GeForce Now Btea, Calfornian wild fires, macOS home server, diversity apology, macOS Live Photos


(Image from Apple Insider)

Nvidia GeForce Now beta goes live, delivers high-end gaming to Mac— Announced at CES in January, Nvidia’s GeForce Now cloud-based gaming service went live in beta form on Friday, promising users the ability to play graphically intensive games on their Macs including PC-only titles.
Nvidia’s service, currently available for testing in the US and Canada, relies on the power of GeForce GTX GPUs in the cloud to deliver a virtual PC experience to Mac owners.
The clever system performs all the heavy lifting in the cloud, then pipes down a processed stream to a user’s Mac, allowing owners of older Apple hardware play games that they might not otherwise have access to. In addition, since the service is basically a virtual PC, users can sample a host of PC-only titles.

Apple to donate $1 million plus matched employee contributions for California wildfire relief — Apple is donating $1 million outright and matching worker donations two-to-one to support relief efforts for the wildfires scorching northern Califoria.

Why you want a macOS home server, and how to get one going — Sure, you can get a network attached storage device, or rely on somebody’s cloud – but Mike Wuerthele has run a Mac-based home server for a very long time. Why has he kept one running, and why should you start one?

Apple diversity chief apologizes to staff for statements made at summit — Apple VP of Inclusion and Diversity Denise Young Smith on Friday issued an internal memo to clarify and apologise for comments made during a business summit last week, reiterating that Apple is committed to creating an inclusive and diverse workplace.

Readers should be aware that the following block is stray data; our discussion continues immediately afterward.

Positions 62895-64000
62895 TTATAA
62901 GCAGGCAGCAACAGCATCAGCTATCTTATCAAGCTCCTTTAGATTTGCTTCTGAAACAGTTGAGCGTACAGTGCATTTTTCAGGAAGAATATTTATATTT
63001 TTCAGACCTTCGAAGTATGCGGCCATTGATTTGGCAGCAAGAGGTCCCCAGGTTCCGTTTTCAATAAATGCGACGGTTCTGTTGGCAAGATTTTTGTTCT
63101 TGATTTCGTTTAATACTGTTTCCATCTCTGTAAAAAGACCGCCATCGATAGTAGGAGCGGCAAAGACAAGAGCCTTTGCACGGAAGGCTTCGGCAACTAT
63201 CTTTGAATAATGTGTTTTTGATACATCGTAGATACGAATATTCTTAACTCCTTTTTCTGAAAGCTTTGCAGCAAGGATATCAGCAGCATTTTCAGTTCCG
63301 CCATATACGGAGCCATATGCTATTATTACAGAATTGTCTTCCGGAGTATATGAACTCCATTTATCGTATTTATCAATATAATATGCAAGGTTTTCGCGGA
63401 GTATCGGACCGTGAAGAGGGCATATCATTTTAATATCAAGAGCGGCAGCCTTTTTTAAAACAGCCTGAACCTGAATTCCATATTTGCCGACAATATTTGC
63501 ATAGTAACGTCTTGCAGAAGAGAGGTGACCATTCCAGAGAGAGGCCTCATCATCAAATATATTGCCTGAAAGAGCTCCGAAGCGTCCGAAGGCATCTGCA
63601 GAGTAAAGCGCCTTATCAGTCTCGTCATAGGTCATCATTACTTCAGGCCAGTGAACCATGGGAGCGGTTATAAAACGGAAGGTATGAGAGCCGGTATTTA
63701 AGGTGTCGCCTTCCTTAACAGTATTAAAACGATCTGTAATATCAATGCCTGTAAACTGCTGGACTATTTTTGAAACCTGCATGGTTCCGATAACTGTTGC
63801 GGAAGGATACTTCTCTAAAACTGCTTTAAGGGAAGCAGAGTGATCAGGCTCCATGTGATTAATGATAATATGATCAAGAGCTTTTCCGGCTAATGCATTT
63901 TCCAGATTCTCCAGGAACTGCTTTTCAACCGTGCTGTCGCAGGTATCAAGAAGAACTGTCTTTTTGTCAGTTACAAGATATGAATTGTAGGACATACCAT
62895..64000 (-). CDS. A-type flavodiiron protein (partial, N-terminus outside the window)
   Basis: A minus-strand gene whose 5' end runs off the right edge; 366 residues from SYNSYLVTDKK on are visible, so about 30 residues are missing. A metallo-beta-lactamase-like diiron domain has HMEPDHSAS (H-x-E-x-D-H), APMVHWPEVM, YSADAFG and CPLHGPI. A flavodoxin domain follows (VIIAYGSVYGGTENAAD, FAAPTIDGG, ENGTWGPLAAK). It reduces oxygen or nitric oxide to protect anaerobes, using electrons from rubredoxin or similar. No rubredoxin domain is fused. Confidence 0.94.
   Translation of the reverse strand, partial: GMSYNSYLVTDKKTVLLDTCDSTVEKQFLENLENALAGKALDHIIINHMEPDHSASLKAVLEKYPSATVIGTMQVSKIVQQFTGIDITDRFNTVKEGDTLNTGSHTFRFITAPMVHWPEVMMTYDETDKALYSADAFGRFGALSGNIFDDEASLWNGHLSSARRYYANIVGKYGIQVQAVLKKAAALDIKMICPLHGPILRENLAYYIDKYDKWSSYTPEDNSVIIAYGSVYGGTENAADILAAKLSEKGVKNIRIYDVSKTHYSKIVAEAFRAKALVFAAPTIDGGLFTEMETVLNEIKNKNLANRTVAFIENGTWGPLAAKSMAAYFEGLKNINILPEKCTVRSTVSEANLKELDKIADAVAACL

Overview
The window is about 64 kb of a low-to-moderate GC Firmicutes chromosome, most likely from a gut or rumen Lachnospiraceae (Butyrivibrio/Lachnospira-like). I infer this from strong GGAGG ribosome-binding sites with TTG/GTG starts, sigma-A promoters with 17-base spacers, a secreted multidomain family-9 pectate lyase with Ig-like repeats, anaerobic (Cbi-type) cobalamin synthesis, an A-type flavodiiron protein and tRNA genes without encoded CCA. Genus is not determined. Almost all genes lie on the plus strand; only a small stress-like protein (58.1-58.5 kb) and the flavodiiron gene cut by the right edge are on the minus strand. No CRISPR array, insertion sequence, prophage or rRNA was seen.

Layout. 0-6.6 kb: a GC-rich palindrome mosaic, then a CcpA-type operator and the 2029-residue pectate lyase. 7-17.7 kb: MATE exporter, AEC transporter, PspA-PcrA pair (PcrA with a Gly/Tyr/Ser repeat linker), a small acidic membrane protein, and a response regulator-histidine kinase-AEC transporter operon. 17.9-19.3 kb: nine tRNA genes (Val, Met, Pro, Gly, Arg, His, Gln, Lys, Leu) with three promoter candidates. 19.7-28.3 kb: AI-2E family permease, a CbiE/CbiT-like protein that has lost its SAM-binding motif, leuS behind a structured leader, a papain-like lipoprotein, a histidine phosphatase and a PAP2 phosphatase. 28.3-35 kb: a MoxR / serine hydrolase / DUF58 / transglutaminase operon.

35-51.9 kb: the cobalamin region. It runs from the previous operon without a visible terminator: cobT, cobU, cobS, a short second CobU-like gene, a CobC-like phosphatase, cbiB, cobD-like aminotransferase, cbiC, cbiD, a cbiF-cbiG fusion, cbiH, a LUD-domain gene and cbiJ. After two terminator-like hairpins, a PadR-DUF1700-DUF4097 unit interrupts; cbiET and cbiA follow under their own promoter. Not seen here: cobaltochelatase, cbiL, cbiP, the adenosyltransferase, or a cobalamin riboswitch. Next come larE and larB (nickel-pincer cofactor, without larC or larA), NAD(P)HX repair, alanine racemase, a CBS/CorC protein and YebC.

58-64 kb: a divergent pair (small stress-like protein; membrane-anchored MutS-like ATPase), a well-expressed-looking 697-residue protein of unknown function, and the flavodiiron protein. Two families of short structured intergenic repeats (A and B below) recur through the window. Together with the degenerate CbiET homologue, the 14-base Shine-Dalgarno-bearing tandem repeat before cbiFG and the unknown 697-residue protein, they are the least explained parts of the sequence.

How to add effects to Live Photos in macOS High Sierra — With macOS High Sierra, you can turn your Live Photos into fun videos you can share. You can click Loop for continuous action, or jump backwards and forwards with Bounce.

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The Apocalypticon ~ Fire flood and plague, data hackers, Cuban noise, denial, cell wars


‘Perfectly normal apocalypse’ in California — that’s right. Southern California has firestorms resulting from a  boil-up of fuel thanks to wetter winters then drier summers, and single-dewllig suburbs on the fringes allow fires to spread fast. All ‘perfectly normal‘… In cities, it’s not the devouring flames you should fear but the asphyxiating smoke. This is thanks to Trump’s ‘not climate change’. Hey, at least there haven’t been any hurricanes.
Scientists are perplexed over a giant hole that has opened up in Antarctica. According to Motherboard, the “gigantic, mysterious hole” is as large as Lake Superior or the state of Maine. It’s really ‘quite remarkable‘.